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Formac Lorimer Books Spring 2020

The Ku Klux Klan in Canada
A Century of Promoting Racism and Hate in the Peaceable Kingdom
By (author): Allan Bartley
Allan Bartley





Product Form:


Form detail:

Paperback , Trade


General Trade
Oct 13, 2020
$24.95 CAD


229 x 153 x 13 mm | 440 gr

Page Count:

320 pages
Formac Publishing Company Limited
HISTORY / Canada / Post-Confederation (1867-)
Social discrimination and equal treatment|Violence and abuse in society|Ethnic groups and multicultural studies|History of the Americas
  • Short Description

The history of the racist terrorist KKK organization in Canada, from street violence, to media intimidation, to influencing elections and everything in-between.

The KKK wreaked havoc in Canada, affecting the political climate and sparking the emergence of coalitions intent on its destruction

The Ku Klux Klan came to Canada thanks to some energetic American promoters who saw it as a vehicle for getting rich by selling memberships to white, mostly Protestant Canadians. In Ontario, Saskatchewan, Alberta and British Columbia, the Klan found fertile ground for its message of racism and discrimination targeting African Canadians, Jews and Catholics. While its organizers fought with each other to capture the funds received from enthusiastic members, the Klan was a venue for expressions of race hatred and a cover for targeted acts of harassment and violence against minorities.

Historian Allan Bartley traces the role of the Klan in Canadian political life in the turbulent years of the 1920s and 1930s, after which its membership waned. But in the 1970s, as he relates, small extremist right- wing groups emerged in urban Canada, and sought to revive the Klan as a readily identifiable identity for hatred and racism.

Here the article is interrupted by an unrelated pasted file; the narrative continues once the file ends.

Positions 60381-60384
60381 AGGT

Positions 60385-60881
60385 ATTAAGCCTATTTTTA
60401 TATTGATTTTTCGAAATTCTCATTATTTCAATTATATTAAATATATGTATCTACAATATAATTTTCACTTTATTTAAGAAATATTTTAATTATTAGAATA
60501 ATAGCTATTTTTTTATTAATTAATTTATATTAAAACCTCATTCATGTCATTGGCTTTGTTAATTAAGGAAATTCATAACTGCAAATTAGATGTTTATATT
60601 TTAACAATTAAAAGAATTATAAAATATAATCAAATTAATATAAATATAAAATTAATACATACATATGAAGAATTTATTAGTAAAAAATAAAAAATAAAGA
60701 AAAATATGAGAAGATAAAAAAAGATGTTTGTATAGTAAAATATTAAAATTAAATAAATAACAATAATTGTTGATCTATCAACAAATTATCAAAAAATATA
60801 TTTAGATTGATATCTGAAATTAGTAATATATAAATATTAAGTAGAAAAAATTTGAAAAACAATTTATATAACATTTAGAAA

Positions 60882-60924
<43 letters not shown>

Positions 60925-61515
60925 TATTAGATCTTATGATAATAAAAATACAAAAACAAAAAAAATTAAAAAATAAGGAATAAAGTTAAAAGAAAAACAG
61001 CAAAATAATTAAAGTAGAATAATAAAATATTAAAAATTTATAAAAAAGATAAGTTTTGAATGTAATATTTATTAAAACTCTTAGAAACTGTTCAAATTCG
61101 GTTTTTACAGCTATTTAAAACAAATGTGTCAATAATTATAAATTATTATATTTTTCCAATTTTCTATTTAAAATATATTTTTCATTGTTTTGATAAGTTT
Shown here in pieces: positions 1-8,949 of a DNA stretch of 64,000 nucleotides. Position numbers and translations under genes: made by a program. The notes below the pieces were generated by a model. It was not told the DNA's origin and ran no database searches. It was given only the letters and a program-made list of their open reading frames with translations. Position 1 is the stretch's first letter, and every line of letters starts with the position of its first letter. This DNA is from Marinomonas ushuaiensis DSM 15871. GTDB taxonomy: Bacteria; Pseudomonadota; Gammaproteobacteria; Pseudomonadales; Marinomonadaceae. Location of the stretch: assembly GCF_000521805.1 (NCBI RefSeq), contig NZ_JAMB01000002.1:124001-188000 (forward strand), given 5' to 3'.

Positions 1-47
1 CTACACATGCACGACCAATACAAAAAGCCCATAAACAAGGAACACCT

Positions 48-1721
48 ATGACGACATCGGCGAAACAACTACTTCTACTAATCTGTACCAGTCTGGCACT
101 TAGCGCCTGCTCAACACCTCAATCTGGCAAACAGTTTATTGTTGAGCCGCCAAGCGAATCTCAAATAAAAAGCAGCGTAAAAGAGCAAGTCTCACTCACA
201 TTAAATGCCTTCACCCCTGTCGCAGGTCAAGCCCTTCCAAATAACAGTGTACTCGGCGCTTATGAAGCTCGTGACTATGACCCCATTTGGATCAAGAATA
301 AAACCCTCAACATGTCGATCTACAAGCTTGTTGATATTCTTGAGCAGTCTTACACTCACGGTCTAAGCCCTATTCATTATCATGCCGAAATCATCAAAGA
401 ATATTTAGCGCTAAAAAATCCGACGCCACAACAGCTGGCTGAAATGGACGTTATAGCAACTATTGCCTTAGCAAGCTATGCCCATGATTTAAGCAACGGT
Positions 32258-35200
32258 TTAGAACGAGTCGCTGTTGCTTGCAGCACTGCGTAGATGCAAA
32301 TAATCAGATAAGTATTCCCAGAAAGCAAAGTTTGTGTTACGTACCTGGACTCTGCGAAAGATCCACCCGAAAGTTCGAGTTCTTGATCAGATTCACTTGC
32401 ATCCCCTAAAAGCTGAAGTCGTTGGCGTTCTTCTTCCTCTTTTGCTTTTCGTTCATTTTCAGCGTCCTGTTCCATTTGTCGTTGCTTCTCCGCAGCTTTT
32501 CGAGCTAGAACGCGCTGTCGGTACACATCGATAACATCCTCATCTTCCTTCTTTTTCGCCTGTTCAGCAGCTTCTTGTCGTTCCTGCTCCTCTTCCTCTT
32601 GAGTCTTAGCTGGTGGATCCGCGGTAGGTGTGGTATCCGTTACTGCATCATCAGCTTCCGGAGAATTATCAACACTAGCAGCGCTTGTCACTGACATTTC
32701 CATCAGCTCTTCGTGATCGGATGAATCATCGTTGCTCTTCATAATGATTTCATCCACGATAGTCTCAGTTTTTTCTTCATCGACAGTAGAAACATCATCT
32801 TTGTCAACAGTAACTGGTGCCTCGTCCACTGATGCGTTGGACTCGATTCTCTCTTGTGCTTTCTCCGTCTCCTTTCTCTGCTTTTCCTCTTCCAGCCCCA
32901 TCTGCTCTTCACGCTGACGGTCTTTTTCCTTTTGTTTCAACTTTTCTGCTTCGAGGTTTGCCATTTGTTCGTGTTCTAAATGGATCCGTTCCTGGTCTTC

The Ku Klux Klan in Canada tells the little-known story of how Canadians adopted the image and ideology of the Klan to express the racism that has played so large a role in Canadian society for the past hundred years — right up to the present.

ALLAN BARTLEY has researched the history of the KKK in Canada for over a decade. In 1995, he published the article "A Public Nuisance: The Ku Klux Klan in Ontario 1923-27" in the Journal of Canadian Studies. He is also the author of Alexander MacNeill: A Political Life and Heroes in Waiting: The 160th Battalion in the Great War. A former intelligence analyst for Canadian security agencies, he is an adjunct professor in the Department of Political Science at Carleton University. Allan lives in Ottawa.

"There's a commonly-held view in Canada that crude and overtly violent forms of racism are a uniquely American phenomenon, which stops at the Canadian border. The Ku Klux Klan in Canada challenges that myth head-on, demonstrating that white-hooded racist terror found fertile ground in Canada as well. Anything but marginal, the Klan tapped into a deep-rooted vein of white supremacy in this country, just as its successors in the alt-right are doing today. Bartley has done a masterful job of mapping the rise, fall, and powerful connections of the uniquely Canadian iterations of the Ku Klux Klan."